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Posts Tagged ‘Seth Rogen’


Trailer Watch: Joseph Gordon-Levitt in 50/50

From Summit Entertainment (via Coming Soon), comes the trailer for 50/50 (formerly titled I’m with Cancer), a comedy-drama based on screenwriter Will Reiser’s own experiences, about a young man (Joseph Gordon-Levitt) diagnosed with cancer. Sounds like a laugh-riot, huh? Well, check out the trailer below; I laughed out loud a number of times. This movie looks great.

50/50 rounds out its incredibly impressive cast Seth Rogen, Anna Kendrick, Bryce Dallas Howard, Anjelica Huston and Philip Baker Hall, and hits theaters on September 30th.

Review: The Green Hornet

Directed by Michel Gondry.
Written by Evan Goldberg and Seth Rogen.
Starring Seth Rogen, Jay Chou, Christoph Waltz, and Cameron Diaz.

I’ve been defending The Green Hornet‘s potential for a long time. Hell, I was even quoted in a press release for some Hornet toys about how excited I was to see the movie — largely (okay, entirely) because of my faith in Michel Gondry. And now I’ve seen it.

On the up side, my faith in Gondry is left intact, and I don’t feel I need to eat my words: Hornet is, indeed, a fun, funny movie with a fair amount of the Michel Gondry visual insanity. Jay Chou (as Kato) handles himself well enough in the action scenes that I never missed Stephen Chow, and Gondry shoots the fights (and car chases) beautifully: fluidly, coherently, and stylishly.

The down side is that when Kato’s not gloriously whooping ass, the rest of the film is a thoroughly generic action comedy (albeit a funnier one than most). And there’s just not enough of that Gondry insanity. Most of my favorite shots are still those already seen in the trailers. There’s more cool shit to be seen in the movie, especially in one fantastic sequence late in the film, but I made the mistake of hoping for even more.

The plot of the film is a totally generic hero-versus-drug-crime-lord tale — the kind you’ve seen before a few too many times, and with not enough variations on that theme to be of much interest. The jokes worked into the story are very funny (if you like Rogen’s relatively gentle, self-deprecating style of humor, as I do), but perhaps not enough to redeem the movie on that basis alone. Such a lack of substance would be fine, though, if the style of the film is over the top — but we only got a few glimpses of that here.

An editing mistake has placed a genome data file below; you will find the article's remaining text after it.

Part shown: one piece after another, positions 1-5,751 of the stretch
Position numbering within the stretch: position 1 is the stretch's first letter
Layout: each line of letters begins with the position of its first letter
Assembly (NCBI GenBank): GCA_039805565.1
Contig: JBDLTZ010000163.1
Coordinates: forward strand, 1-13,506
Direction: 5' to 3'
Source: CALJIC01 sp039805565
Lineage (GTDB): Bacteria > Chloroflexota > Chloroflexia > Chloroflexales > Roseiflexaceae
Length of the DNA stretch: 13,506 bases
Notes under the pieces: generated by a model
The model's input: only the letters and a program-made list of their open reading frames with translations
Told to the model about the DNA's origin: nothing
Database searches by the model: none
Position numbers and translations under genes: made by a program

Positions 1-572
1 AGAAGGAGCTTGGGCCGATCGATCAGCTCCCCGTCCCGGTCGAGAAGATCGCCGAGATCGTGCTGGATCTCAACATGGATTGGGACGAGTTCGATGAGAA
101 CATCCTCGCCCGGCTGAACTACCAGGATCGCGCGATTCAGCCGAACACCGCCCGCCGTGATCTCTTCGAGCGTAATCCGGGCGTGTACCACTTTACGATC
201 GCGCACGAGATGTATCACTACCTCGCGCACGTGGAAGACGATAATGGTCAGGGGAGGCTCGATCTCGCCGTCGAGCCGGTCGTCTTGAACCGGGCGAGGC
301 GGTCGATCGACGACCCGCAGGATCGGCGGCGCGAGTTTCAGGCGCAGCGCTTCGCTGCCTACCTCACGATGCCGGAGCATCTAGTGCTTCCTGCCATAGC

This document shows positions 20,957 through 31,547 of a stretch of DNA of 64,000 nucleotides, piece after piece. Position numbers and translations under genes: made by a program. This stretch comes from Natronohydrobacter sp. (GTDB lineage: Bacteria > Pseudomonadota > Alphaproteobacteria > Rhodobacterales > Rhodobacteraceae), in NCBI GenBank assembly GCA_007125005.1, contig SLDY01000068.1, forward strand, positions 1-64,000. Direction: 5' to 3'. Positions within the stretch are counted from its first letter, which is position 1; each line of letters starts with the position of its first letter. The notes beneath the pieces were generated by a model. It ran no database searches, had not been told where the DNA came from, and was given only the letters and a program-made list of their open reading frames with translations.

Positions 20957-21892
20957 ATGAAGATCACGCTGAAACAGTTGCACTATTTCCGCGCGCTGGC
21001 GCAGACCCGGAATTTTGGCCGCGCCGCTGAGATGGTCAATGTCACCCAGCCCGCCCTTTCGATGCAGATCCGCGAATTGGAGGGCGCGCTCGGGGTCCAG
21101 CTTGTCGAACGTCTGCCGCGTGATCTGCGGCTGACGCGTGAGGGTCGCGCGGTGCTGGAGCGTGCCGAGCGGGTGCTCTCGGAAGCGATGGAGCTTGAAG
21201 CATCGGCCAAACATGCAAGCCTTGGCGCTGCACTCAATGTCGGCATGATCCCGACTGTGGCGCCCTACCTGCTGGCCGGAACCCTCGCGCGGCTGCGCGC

Aw yeah, Kato's gonna whoop some ass.

Perhaps we’ll get there next time Gondry gets behind the camera for an action movie — and I certainly hope he does more, ideally with a script he can really sink his crazy teeth into. Hornet tasted like an appetizer. I’m usually good about not letting expectations (or hopes) get the better of me when seeing a movie, but that may have happened in this case: if I gave half stars, I’d say Hornet was a solid 3 1/2 star movie. I felt the same way about Megamind, but rounded up there because it had more up its spandex sleeves than I had expected. Here, Hornet had a bit less.

Since much of the negative hype surrounding this film has been about the 3D conversion, it bears mentioning that the conversion here is surprisingly decent — but it’s also flawed enough to recommend against seeing it in 3D. While the conversion isn’t embarrassingly bad, they had so much time to perfect the conversion (nearly a year!) that if this is the best conversions can get, I’d say it’s time to just stop trying to change live-action movies to 3D. Especially when complex objects overlap other complex objects — such as a tree slowly moving against grass in the background, the conversion produces a noisy, digital halo where the computers have to make up image behind the foreground object to simulate depth. This halo isn’t usually very noticeable — I was definitely looking for such artifacts — but when you do notice it, it can be a little distracting. In faster shots, though, it works much better; the flaws aren’t as easy to spot.

Even at its best, the conversion in Hornet is never as strong as any film shot in 3D — and it can’t hold a candle to the 3D found in CGI animated features like Tangled or How to Train Your Dragon. In those films, the 3D is gorgeous and truly immersive, truly adding to the experience of the films, and it’s almost certainly more effective because it’s exaggerated slightly, as the filmmakers have all the information they could possibly need in order to push objects and scenery as far out towards the viewer as they want: it’s already in the computer. With a conversion, the farther you want to push something out, the more the computer needs to make up, the more obvious that halo is — right when you need it to look its best, it’s at its worst.

The Green Hornet is rated PG-13. Skip the 3D version. See it in 2D, and keep your expectations low.